The role and contribution of the U.S. Army Signal Corps in combat and war. U.S. shuttle ships loaded with signal communication supplies for U.S. and Allied troops in the European Theater make their way in the Atlantic ocean. The Squier Laboratory at Camp Alfred Vail in Fort Monmouth, New Jersey. A technician works on signal communication equipment in the laboratory. U.S. soldiers use mine detectors in the European Theater during World War II. The mine detectors detect metallic, non-metallic mines, wooden box mines, and mines in glass containers. Artillery soldiers bury large microphones into the ground in advance zones. The microphones relay back information on enemy artillery. Soldiers receive the information on radio sets. U.S. aircraft on a training flight simulating real combat situation: The aircraft lost in heavy rain and rough weather, looking for the location of Boston. The pilot switches on a modern advanced radar. The radar waves pierce thick clouds, are reflected by Earth's surface and display an image on the scope. The image shows the clear location of Boston harbor directly under the aircraft. U.S. bombers attack over the Channel coast on D-Day (6 June, 1944). U.S. soldiers employ meteorological equipment for long range weather forecast in the European Theater during World War II. Soldiers release a hydrogen balloon into the sky. Another soldier uses an apparatus to take readings of atmospheric conditions behind enemy lines. An aircraft drops an automatic weather station called SCM-18-TI by parachute into enemy territory. The timed mechanism sends out weather data in codes. The interior of the automatic weather station lying open in a field.
38th and 338th Fighter Squadron P-38H's taxi round perimeter track at Nuthampstead and take-off down main runway. Some of the planes take off in pairs and others singly. Among those seen are , Lt. Jerry Ayers' P-38H coded CG-Q and Lt. Stanley Richardson's P-38H coded CL-X. Views of 55th Fighter Group P-38H planes escorting 91st Bomb Group B-17Fs in European Theater of Operations. Flights of P-38 planes position themselves to protect B-17 formations. Crew officers (including Capt. Hancock of the 38th FS) observe the activities from ground. The P-38s return to land. One P-38 releases drop tank over the airfield before landing.
U.S. Army Air Forces VIII Fighter Command Operation during World War II. Attack on German fighter aircraft Focke Wulf 190 (FW190) and Messerschmitt 110 (ME 110) by Maj. Stewart from 61 Sqdn., 56 F.G.
A business street in Washington DC shows automobile, pedestrian and street car traffic. A man walks along a dirt road, houses and a civil war cannon. Exterior view of the National Theatre building. A street car or trolley passes between the camera position and the National Theater. A mansion and the Department of Agriculture building. The Emancipation Memorial statue of Lincoln with a kneeling slave, in Lincoln Park. View down Pennsylvania Avenue with various buildings visible including the Washington Star (newspaper) Building, old post office and the United States Capitol. The William Tecumseh Sherman equestrian monument in Sherman Square. The General Philip Sheridan equestrian statue on Sheridan Circle in Washington DC. The house of Stephen Decatur which was built in 1814. Cars move on a road. The Brevet Lt. General Winfield Scott equestrian statue at Scott Circle.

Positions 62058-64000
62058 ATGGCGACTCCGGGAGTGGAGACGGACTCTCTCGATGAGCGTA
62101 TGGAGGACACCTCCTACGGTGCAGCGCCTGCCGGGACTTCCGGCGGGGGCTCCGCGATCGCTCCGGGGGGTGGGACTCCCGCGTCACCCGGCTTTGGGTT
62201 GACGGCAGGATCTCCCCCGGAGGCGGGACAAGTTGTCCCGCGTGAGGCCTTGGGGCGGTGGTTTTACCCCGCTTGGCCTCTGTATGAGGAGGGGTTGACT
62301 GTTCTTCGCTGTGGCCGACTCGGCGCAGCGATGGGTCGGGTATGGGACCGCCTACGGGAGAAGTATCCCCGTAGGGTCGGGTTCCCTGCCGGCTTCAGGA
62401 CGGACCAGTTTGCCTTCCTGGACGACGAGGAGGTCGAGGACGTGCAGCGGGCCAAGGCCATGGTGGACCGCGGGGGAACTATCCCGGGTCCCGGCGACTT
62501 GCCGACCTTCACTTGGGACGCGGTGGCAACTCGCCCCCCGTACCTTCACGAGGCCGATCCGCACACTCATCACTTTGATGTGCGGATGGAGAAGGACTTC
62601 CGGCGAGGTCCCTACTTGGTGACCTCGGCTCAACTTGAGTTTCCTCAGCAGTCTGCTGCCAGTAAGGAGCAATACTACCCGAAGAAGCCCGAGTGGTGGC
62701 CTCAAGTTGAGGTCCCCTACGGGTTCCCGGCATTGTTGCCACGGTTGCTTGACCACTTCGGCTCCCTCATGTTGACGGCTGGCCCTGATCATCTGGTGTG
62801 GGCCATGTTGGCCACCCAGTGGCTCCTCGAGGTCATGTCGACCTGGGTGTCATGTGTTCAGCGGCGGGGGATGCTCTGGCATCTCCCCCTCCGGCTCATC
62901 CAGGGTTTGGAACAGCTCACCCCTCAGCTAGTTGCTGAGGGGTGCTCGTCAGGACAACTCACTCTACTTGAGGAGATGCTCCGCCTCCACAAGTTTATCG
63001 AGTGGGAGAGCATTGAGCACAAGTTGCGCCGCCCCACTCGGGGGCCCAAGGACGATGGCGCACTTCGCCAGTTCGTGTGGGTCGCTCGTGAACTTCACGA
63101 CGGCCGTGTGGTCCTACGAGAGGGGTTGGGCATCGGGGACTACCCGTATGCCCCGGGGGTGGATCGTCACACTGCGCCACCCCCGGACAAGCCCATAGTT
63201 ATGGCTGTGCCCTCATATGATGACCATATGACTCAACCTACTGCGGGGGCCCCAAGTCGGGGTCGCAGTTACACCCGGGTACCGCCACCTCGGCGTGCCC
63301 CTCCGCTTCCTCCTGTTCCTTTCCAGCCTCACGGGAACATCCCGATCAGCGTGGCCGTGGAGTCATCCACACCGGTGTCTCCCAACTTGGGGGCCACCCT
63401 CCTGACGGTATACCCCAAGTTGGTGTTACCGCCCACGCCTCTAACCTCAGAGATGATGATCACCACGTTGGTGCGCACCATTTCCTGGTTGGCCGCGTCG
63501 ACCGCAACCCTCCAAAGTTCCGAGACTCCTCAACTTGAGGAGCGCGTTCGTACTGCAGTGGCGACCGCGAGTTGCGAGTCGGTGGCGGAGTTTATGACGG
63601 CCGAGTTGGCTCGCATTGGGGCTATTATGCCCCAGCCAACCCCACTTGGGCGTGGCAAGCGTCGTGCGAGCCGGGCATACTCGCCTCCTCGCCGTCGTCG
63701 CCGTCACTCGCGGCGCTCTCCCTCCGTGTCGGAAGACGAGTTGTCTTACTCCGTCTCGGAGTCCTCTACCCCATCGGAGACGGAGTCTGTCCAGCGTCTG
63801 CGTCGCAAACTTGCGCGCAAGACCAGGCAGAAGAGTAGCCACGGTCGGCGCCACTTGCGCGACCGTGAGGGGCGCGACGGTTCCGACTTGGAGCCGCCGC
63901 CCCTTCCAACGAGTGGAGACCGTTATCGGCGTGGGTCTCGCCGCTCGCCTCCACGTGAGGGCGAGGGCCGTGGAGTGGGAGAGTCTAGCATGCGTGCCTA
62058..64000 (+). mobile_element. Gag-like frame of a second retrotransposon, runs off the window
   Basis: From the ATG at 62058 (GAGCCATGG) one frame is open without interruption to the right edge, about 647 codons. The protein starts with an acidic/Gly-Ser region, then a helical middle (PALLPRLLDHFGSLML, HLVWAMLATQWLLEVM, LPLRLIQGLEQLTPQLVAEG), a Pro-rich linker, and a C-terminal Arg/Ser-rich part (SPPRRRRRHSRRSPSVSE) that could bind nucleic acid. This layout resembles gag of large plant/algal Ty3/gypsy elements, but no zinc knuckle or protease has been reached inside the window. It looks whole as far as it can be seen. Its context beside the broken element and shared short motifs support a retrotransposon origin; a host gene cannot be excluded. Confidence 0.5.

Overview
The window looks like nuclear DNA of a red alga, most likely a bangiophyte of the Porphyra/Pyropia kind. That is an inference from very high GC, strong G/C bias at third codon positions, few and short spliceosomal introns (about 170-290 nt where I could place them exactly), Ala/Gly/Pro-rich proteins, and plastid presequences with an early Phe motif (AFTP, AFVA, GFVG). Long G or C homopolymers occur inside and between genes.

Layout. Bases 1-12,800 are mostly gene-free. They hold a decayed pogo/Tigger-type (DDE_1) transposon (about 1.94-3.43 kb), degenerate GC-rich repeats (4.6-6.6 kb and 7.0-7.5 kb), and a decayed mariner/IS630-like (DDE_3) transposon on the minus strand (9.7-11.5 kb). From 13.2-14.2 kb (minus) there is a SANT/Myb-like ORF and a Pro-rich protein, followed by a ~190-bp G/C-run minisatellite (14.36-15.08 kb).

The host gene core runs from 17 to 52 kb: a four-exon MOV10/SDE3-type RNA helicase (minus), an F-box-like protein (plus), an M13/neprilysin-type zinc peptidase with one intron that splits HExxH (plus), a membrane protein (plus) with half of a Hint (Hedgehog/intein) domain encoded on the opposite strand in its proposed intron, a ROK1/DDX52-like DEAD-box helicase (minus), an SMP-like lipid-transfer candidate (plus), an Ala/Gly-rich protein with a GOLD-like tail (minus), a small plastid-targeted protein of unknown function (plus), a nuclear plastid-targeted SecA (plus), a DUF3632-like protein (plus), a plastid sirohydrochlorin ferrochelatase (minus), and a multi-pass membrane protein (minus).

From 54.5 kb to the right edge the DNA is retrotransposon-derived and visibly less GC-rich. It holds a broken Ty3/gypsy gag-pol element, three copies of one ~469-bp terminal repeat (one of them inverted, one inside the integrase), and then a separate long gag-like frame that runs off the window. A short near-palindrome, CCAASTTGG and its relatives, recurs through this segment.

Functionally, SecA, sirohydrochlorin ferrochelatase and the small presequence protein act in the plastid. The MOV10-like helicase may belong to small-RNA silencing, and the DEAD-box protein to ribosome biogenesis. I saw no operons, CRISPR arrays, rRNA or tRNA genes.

A training film on loading and employment of LSTs (Landing Ship Tanks) in the United States and their unloading in the European Theater. Officers aboard an LST underway at sea. One officer looking through binoculars. Ships of the transport group underway. Assault troops being loaded on LCVPs (Landing Craft Vehicle Personnel). They are carried to the assigned LSTs. The LSTs receive them aboard and they are checked by the Ship's Officer. Men aboard an LST. The LSTs heading for an assault area. Troops, vehicles and ammunition aboard. The troops fire anti aircraft guns from a ship. Smoke rises from firing. Several airplanes in flight overhead. Guns are fired from a ship. The LSTs arriving at the shore in the European Theater. Bow doors are opened and unloading activities start. Tanks, trucks, LVTs ( Landing Vehicle Tracked ), bulldozers and other vehicles are unloaded. The LSTs are emptied. The bulldozers are taken out first so that they can make way for other vehicles when they proceed in the area. Tanks and other vehicles are unloaded after the bulldozers. Vehicles proceed on the beach.
German soldiers in European Theater during World War II. German soldiers move and advance in European Theater. Explosions occur and smoke clouds rise. Soldier rides a motorcycle. Soldiers drive away in motorcars.